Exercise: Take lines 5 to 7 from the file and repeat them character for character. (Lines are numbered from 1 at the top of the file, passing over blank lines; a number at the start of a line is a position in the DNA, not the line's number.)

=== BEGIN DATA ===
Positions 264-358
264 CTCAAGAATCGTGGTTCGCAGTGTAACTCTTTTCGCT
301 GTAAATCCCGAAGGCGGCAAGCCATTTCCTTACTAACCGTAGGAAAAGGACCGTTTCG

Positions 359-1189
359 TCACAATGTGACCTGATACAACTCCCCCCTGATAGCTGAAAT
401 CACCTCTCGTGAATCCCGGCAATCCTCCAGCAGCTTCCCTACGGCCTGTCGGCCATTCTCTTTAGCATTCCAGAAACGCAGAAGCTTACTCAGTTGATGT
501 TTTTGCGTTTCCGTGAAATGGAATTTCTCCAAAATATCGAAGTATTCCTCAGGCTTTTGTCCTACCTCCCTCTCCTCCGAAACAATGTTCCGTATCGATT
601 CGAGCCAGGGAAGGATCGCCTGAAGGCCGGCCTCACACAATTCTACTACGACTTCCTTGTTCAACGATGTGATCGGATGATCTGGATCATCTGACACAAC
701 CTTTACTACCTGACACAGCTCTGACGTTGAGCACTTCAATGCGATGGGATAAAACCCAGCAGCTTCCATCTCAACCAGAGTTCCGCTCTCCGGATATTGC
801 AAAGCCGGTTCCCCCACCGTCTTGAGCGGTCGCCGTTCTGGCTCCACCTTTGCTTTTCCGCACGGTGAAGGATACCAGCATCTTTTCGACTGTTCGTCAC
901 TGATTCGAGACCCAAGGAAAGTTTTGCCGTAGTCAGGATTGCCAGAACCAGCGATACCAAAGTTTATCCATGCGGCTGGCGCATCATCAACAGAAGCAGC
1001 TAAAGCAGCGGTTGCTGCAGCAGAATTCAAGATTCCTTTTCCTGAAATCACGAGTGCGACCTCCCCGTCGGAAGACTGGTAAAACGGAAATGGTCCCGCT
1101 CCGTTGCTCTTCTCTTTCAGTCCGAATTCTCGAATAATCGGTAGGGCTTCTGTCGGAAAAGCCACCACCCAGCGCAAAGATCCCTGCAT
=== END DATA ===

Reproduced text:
359 TCACAATGTGACCTGATACAACTCCCCCCTGATAGCTGAAAT
401 CACCTCTCGTGAATCCCGGCAATCCTCCAGCAGCTTCCCTACGGCCTGTCGGCCATTCTCTTTAGCATTCCAGAAACGCAGAAGCTTACTCAGTTGATGT
501 TTTTGCGTTTCCGTGAAATGGAATTTCTCCAAAATATCGAAGTATTCCTCAGGCTTTTGTCCTACCTCCCTCTCCTCCGAAACAATGTTCCGTATCGATT